Anxiety and U According to Hara Marano, the author of the editorial titled “Crisis U,” anxiety is defined as “a byproduct of thinking, but it is incapacitating without the ability to apply critical thinking skills to emotional reactions” (2). Marano’s definition of anxiety portrays that it is all in one’s head, and it is not a real problem. Marano concludes that the real problem generates from students not knowing how to handle situations or how to look for solutions to a problem. I do not disagree with Marano’s definition of anxiety. However, I would like to modify her definition and change the way people perceive anxiety among college students. Throughout Marano’s editorial, she makes a lot of reputable and respectable statements. On the other hand, the way she depicts anxiety among college students is negative and demeaning. Furthermore, her definition of anxiety and her use of metaphors portray college students as uneducated, spoiled millennials that do not know how to deal with their problems.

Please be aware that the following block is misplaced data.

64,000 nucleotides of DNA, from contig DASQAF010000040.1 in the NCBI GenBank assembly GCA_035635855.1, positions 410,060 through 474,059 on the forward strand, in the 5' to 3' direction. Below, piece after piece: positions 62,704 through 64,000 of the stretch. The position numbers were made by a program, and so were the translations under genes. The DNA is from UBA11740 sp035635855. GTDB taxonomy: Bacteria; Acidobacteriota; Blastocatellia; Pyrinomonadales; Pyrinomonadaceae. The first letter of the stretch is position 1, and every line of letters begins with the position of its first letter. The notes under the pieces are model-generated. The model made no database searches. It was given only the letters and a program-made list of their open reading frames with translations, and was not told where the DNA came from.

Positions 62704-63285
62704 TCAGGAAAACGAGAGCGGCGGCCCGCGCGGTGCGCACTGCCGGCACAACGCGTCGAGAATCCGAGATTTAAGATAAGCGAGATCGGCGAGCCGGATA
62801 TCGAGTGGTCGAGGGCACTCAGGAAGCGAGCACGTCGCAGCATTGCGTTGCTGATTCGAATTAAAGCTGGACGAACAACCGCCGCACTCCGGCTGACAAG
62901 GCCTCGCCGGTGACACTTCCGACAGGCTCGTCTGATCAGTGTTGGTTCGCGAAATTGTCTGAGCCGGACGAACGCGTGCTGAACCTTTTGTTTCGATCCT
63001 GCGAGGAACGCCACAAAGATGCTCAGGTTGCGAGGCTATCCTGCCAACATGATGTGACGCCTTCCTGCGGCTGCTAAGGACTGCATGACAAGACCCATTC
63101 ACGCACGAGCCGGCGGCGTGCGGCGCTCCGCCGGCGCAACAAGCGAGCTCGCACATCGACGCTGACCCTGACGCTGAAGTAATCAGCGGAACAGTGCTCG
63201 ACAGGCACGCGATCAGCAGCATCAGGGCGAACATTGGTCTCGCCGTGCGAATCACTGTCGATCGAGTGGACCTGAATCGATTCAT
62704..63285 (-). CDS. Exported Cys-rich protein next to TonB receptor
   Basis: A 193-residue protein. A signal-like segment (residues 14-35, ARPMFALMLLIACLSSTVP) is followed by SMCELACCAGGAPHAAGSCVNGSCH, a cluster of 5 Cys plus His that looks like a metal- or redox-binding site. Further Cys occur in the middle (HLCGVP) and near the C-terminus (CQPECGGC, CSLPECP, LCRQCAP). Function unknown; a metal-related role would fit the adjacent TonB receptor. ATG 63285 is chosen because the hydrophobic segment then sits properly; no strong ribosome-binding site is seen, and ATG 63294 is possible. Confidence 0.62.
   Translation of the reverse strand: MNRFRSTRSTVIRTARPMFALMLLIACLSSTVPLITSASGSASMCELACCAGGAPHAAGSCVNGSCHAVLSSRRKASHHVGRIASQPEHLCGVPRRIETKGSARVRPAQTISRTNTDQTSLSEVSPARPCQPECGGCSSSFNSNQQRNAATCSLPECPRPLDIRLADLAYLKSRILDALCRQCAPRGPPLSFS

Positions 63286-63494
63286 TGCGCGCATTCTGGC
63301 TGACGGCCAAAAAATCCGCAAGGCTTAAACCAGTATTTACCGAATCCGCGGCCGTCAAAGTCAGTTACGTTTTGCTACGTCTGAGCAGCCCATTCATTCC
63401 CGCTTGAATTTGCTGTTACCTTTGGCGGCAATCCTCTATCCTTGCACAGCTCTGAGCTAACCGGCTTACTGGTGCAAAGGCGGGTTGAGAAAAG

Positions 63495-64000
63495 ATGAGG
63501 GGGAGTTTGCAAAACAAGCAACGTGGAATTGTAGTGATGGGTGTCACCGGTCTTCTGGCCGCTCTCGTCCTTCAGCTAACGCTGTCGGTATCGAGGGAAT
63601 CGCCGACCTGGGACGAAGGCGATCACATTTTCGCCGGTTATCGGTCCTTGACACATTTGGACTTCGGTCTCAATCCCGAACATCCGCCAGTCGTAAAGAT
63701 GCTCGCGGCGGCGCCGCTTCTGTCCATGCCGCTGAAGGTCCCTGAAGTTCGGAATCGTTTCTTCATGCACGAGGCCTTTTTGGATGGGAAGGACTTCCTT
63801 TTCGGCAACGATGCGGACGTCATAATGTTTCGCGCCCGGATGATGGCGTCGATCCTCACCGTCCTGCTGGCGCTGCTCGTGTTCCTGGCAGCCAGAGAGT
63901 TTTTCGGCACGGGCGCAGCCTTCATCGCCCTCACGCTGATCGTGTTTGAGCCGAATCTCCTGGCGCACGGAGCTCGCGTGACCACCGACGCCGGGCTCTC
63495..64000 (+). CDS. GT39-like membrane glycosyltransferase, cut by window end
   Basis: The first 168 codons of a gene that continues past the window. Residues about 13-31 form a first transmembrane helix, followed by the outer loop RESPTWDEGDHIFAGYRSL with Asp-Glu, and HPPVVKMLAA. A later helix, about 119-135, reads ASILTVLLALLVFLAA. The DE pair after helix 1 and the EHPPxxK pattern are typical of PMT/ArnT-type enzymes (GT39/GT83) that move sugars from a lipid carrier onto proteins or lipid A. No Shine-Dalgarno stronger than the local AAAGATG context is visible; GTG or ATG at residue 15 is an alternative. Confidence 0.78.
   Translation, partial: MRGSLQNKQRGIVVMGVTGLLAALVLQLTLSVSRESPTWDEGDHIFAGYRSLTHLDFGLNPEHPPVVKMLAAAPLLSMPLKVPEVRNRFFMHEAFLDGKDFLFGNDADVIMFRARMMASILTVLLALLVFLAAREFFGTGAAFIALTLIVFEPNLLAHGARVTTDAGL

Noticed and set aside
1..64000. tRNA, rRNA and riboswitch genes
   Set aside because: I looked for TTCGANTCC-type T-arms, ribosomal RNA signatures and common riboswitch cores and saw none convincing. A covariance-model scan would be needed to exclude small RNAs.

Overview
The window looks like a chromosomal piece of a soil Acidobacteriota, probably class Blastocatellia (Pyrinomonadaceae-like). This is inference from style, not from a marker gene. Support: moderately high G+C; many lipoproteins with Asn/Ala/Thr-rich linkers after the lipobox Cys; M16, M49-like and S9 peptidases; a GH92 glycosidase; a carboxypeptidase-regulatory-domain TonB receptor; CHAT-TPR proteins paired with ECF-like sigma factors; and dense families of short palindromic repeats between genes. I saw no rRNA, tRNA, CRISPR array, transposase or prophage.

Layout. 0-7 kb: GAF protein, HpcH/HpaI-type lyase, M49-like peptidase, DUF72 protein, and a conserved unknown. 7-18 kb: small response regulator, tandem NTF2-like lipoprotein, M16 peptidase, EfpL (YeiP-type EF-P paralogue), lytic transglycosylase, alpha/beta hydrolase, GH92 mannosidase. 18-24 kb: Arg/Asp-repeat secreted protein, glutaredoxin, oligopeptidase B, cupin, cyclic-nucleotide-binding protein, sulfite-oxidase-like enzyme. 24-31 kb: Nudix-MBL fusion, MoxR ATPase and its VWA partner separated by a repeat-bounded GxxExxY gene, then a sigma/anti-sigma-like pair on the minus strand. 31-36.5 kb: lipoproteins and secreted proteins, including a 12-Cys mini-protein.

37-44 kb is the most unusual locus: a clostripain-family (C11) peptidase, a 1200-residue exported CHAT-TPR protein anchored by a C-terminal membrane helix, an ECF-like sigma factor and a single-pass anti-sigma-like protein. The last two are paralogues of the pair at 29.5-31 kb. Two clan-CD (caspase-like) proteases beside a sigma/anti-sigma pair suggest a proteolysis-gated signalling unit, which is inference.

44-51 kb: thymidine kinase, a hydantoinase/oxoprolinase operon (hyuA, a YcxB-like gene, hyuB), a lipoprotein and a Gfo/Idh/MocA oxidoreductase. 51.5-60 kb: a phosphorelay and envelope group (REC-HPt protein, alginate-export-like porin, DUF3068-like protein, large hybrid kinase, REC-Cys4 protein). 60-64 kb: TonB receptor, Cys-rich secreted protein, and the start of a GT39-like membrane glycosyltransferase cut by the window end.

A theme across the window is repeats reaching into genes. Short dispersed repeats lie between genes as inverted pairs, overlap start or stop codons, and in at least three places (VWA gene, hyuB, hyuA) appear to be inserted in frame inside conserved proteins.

Anxiety is a subject that is underestimated in the college atmosphere. Additionally, many in our society do not realize that it affects a large portion of college students. In “Crisis U”, Marano’s focus is on college students’ anxiety. As a college student, myself, this topic is particularly relatable since “over 54 percent of all college students report feeling overwhelming anxiety” (Marano 1). This means more than one out of every two people report having anxiety, but not just